[Literary passage] A writer’s vision of beauty

(clique aqui para ler em português)

An artist puts into words that universal experience of seeing, for one fleeting moment, the essential beauty of the universe. From L. M. Montgomery’s Emily of New Moon.

Winter afternoon by Walter Moras

And then, for one glorious, supreme moment, came “the flash.”

Emily called it that, although she felt that the name didn’t exactly describe it. It couldn’t be described — not even to Father, who always seemed a little puzzled by it. Emily never spoke of it to any one else.

It had always seemed to Emily, ever since she could remember, that she was very, very near to a world of wonderful beauty. Between it and herself hung only a thin curtain; she could never draw the curtain aside — but sometimes, just for a moment, a wind fluttered it and then it was as if she caught a glimpse of the enchanting realm beyond — only a glimpse — and heard a note of unearthly music.

This moment came rarely — went swiftly, leaving her breathless with the inexpressible delight of it. She could never recall it — never summon it — never pretend it; but the wonder of it stayed with her for days. It never came twice with the same thing. To-night the dark boughs against that far-off sky had given it. It had come with a high, wild note of wind in the night, with a shadow wave over a ripe field, with a greybird lighting on her window-sill in a storm, with the singing of “Holy, holy, holy” in church (…)

And always when the flash came to her Emily felt that life was a wonderful, mysterious thing of persistent beauty.

Image: Walter Moras, “Winter Afternoon

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If you felt uplifted by L. M. Montgomery’s vision of beauty, you will also enjoy reading this short passage from The Voyage of the Dawn Treader by C. S. Lewis.

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Uma artista põe em palavras aquela experiência universal de ver, por um momento fugaz, a beleza essencial do mundo. Trecho de Emily de Lua Nova, da autora americana Lucy Maud Montgomery.

E então, por um momento glorioso, supremo, veio “o lampejo”.

Emily chamava-o assim, apesar de sentir que o nome não o descrevia com exatidão. Não era possível descrevê-lo — nem mesmo ao Pai, que parecia sempre um pouco intrigado por ele. Emily nunca falara dele a mais ninguém.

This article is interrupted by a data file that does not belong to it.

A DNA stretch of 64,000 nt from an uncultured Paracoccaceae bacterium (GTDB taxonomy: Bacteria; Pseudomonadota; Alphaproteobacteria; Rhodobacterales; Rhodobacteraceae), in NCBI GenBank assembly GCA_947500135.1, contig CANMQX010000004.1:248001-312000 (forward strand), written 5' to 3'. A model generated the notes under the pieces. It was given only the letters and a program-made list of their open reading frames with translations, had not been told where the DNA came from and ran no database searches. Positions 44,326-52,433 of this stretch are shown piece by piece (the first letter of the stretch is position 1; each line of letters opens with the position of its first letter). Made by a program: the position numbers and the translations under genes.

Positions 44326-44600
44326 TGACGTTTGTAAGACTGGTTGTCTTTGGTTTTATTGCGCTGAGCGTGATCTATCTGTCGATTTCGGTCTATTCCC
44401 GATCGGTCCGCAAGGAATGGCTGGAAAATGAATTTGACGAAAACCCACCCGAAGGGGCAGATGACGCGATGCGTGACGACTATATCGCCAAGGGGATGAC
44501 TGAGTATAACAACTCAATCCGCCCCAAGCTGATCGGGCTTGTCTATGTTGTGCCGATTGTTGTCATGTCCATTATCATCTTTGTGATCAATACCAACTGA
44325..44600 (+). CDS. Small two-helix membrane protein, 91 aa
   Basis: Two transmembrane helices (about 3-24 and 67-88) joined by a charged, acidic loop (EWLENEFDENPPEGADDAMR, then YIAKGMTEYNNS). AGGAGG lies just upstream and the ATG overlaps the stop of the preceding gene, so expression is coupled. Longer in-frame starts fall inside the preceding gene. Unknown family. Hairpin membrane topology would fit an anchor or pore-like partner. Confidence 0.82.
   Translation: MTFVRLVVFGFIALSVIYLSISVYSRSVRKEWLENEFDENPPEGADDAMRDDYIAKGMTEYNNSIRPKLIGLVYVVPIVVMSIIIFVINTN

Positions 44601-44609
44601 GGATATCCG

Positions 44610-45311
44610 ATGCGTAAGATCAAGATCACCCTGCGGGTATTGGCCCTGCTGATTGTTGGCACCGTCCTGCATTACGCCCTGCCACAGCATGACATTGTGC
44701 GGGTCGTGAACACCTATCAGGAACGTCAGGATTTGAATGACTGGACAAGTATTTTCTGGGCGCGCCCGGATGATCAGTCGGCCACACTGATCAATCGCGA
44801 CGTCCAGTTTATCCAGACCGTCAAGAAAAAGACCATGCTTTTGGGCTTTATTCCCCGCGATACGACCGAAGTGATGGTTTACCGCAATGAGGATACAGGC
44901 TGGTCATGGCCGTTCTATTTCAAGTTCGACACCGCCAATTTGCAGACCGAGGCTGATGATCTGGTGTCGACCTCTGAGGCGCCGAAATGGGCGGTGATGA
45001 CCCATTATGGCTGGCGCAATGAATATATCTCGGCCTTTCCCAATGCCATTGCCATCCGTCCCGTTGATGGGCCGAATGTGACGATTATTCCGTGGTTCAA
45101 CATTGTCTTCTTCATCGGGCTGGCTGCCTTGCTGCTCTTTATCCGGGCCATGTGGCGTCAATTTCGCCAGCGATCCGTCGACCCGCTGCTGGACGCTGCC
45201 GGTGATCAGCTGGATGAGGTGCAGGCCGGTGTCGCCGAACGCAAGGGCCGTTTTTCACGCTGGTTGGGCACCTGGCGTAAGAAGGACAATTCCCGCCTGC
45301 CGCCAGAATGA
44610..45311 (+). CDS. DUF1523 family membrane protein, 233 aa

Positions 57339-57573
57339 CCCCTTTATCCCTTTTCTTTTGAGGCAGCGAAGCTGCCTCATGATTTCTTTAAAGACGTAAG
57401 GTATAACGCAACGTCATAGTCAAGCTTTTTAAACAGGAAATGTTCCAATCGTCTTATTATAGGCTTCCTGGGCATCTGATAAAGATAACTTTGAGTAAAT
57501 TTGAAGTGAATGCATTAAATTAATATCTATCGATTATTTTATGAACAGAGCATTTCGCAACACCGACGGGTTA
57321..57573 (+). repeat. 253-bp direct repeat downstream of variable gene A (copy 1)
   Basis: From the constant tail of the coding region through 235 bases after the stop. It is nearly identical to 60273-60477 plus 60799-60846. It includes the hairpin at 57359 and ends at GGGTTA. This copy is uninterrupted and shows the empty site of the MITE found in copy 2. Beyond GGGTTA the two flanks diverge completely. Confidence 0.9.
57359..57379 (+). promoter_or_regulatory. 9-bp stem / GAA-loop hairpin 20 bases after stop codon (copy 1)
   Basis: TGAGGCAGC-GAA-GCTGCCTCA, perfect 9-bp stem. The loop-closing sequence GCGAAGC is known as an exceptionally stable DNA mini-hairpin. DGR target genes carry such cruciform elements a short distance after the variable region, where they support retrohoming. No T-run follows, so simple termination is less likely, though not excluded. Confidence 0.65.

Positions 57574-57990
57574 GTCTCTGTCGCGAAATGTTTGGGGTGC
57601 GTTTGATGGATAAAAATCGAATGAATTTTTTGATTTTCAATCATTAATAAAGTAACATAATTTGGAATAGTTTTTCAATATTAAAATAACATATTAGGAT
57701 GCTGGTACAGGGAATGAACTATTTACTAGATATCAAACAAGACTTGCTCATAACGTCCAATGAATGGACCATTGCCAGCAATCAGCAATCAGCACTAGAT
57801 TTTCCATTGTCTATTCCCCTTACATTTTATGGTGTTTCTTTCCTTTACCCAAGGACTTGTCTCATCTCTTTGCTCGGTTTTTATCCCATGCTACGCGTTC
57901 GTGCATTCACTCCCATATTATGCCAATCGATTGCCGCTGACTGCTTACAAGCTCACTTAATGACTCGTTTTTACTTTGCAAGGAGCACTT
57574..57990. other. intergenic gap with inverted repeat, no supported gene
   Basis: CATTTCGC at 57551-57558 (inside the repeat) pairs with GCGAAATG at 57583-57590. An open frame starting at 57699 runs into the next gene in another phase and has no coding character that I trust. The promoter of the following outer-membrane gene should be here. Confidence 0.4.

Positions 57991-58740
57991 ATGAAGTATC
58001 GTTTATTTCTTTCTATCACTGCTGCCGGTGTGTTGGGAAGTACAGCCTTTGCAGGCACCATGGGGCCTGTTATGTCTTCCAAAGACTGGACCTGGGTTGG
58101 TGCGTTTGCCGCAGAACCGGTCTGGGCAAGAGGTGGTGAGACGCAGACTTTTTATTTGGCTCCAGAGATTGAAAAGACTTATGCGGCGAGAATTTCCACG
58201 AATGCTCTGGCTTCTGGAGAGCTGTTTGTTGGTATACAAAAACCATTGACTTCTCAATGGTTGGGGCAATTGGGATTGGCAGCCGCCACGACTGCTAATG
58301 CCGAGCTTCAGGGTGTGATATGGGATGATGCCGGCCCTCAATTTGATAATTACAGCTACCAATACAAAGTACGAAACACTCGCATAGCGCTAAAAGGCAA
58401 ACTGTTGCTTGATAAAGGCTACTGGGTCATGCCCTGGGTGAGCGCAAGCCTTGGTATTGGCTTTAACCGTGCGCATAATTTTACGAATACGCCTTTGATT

Parecera sempre a Emily, desde quando se podia lembrar, que estava muito, muito próxima de um mundo de maravilhosa beleza. Entre esse mundo e ela pendia apenas uma fina cortina; ela nunca podia abri-la — mas às vezes, por um momento apenas, um vento a soerguia e então era como se tivesse um vislumbre do reino encantador além — apenas um vislumbre — e ouvisse uma nota de música supraterrena.

Esse momento vinha raramente — ia-se depressa, deixando-a sem fôlego com seu deleite inexprimível. Ela nunca conseguia reevocá-lo — nunca chamá-lo — nunca fingi-lo; mas sua maravilha permanecia com ela por dias. Nunca viera duas vezes pela mesma coisa. Esta noite haviam-no trazido os ramos escuros contra aquele céu distante. Viera já com uma nota alta e selvagem do vento na noite, com uma onda de sombra sobre um campo maduro, com um passarinho pousando no peitoril de sua janela durante uma tempestade, com o canto de “Santo, santo, santo” na igreja (…)

E sempre quando vinha-lhe o lampejo Emily sentia que a vida era uma coisa maravilhosa e misteriosa, de persistente beleza.

8 thoughts on “[Literary passage] A writer’s vision of beauty

  1. Beautiful. What Emily is trying to describe is the ineffable that is right there before our shuttered eyes.

    Will answer your question about writing soon.

    Be well,

    Uncle Mark

    Liked by 1 person

  2. Querida Beatriz,
    Obrigada…
    Mais uma linda história.
    Fico muito feliz quando recebo as actualizações do teu blog no meu email, porque sei que irei ler algo bonito.
    Beijinhos com saudade,
    Diana

    Liked by 1 person

  3. Nice bits of thoughts. There could be instances of such inner arousal of inspirations for almost all who indulge in imaginative thinking process. Thanks

    Liked by 1 person

  4. Glad you like it! I agree, I think opening up our imagination for realities beyond the material world is the key to any good artistic work.
    This week I’ll be posting a passage on the same subject, but by a different author, so do come back to check it 🙂

    Like

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